The Ottawa Senators have made it no secret, they’re fully invested in acquiring a true, top 6 forward this off-season but what if they have to settle for a plan B?
Kevin Fiala of the Minnesota Wild has been the rumored about target for Ottawa for quite some time now. The Wild would love to keep Fiala but as promptly pointed out by the Athletic’s Michael Russo, in his article titled, How can the Wild re-sign Fiala? they simply cannot afford to.
“The Ottawa Senators, who have long had interest in Fiala-kicking tires with Guerin before training camp in 2019 and again last summer-will surely be one of the many teams speed-dialing Guerin this offseason.”Michael Russo-The Athletic
As illustrated by JFresh, neatly above, Fiala would be Ottawa’s option A and for very good reason. However, if Pierre Dorion is unable to entice Bill Guerin on a package for the star forward, it’s back to square one for the Sens General Manager. While the Sens remain a bottom of the league team it’s unrealistic to suggest they can land a top, unrestricted free agent this off-season. Thus, players like Nashville’s, Fillip Forsberg and Florida’s Claude Giroux are more a pipe dream than reality.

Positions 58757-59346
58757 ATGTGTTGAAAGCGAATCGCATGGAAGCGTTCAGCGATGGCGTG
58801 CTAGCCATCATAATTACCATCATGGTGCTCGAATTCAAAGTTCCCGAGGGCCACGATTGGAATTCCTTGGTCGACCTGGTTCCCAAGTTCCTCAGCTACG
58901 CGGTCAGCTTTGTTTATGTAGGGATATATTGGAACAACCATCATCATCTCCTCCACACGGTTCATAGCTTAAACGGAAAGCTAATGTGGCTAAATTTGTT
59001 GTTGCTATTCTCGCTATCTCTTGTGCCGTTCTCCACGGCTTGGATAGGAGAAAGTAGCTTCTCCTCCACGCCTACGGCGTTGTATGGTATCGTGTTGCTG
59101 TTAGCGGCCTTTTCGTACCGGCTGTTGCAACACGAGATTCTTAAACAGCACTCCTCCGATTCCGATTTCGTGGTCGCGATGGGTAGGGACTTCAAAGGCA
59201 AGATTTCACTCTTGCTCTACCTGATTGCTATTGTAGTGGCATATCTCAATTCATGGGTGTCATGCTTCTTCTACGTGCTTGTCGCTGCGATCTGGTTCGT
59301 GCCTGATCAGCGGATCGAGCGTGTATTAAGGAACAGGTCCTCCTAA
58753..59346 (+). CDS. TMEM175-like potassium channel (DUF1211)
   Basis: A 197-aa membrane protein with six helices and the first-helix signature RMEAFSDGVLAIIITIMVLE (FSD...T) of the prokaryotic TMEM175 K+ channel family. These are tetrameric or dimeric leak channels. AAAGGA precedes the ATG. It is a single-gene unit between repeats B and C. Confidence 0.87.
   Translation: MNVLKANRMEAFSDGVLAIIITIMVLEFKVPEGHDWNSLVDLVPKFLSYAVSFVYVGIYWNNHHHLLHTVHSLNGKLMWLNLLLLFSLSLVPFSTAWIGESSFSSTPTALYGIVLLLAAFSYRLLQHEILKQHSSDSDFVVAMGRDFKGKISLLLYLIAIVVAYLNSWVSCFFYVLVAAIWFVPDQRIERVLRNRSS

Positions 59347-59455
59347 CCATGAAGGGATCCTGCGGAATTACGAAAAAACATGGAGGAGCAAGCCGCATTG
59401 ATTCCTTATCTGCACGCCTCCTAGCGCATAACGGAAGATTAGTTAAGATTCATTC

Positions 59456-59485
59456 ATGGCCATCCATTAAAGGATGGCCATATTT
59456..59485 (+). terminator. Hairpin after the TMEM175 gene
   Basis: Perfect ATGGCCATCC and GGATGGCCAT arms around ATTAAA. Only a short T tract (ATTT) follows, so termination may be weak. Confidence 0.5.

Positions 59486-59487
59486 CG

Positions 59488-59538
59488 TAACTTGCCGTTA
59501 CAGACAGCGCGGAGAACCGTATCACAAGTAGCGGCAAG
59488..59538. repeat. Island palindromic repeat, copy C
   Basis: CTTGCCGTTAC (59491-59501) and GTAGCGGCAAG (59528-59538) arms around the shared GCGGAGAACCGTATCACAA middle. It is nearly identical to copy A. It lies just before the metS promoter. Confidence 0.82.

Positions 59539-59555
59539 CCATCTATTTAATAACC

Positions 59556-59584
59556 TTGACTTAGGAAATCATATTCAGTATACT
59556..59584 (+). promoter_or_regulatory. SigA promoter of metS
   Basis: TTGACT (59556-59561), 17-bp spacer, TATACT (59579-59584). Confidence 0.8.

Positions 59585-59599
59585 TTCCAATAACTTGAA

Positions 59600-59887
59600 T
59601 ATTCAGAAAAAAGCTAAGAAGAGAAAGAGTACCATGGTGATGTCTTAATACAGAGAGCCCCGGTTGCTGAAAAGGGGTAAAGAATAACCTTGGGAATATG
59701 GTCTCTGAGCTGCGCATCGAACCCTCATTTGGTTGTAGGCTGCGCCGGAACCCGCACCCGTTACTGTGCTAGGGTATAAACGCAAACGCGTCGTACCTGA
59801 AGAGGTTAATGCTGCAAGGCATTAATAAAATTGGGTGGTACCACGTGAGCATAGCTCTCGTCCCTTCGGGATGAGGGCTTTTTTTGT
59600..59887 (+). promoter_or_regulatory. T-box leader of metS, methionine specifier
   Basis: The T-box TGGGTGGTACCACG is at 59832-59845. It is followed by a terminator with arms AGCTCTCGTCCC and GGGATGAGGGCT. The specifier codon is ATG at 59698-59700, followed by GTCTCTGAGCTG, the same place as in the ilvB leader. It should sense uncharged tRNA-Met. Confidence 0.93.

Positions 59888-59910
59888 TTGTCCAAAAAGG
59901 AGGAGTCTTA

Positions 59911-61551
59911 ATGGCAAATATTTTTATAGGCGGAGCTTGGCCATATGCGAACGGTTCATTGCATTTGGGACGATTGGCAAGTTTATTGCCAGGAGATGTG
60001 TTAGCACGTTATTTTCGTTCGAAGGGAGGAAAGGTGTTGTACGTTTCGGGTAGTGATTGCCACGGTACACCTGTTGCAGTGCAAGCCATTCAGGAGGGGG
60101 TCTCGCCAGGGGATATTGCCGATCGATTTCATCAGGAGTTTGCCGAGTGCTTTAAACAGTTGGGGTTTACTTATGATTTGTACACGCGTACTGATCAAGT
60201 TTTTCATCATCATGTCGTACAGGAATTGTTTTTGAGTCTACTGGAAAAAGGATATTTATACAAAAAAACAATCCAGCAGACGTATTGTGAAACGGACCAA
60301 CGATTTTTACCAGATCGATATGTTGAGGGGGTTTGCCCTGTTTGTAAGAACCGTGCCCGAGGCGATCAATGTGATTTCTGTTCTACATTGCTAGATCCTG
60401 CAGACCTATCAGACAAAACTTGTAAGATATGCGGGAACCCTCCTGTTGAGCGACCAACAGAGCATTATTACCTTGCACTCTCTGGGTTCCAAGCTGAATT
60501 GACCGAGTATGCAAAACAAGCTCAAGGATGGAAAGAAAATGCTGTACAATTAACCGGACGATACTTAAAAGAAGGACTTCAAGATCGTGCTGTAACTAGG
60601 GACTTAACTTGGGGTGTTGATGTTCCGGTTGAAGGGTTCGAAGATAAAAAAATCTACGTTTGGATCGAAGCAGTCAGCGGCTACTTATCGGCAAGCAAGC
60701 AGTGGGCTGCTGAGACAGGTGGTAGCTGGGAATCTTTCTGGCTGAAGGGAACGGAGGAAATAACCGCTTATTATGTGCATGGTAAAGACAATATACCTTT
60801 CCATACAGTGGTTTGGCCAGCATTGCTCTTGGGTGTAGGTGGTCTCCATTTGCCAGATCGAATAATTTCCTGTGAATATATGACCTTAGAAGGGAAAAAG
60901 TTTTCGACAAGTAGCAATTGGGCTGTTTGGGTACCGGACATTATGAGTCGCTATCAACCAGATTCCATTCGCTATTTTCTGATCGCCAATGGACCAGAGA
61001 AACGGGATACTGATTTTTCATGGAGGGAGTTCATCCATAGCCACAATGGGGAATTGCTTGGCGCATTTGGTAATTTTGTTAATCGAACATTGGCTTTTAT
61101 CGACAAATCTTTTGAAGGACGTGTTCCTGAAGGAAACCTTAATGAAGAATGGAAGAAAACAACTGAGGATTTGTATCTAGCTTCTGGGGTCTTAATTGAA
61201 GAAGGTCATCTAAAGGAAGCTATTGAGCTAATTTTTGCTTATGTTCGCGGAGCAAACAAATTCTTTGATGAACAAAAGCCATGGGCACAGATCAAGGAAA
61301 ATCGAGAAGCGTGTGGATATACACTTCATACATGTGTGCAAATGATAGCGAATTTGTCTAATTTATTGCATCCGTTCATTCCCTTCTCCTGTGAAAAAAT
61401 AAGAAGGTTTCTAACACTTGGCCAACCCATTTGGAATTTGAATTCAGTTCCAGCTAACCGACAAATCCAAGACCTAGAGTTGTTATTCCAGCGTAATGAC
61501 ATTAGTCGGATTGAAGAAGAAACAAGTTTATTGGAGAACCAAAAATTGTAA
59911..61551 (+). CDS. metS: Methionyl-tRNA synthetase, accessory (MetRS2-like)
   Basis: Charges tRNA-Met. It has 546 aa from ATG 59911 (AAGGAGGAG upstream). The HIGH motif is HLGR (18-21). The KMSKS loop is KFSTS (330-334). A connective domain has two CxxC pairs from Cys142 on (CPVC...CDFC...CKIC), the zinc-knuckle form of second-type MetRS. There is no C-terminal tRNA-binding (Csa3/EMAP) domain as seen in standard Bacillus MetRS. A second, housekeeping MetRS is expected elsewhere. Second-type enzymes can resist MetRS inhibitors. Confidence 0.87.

Plan B Options
Andre Burakovsky could be a great fit on an increased role with the Sens. It’s often difficult to measure a player on a good team the same way it’s a challenge to measure a player on a bad team. Burakovsky has only ever played on good teams, playing previously for the Capitals and now the Avalanche. While it’s unclear what increased minutes coupled with lesser line mates could do to the wingers production, there’s no arguing his skillset. Burakovsky is an offensive threat with speed, magical hands and a deceptive release. He would have no trouble keeping up to Sens centre, Tim Stützle and could provide the missing goal scoring touch on that line.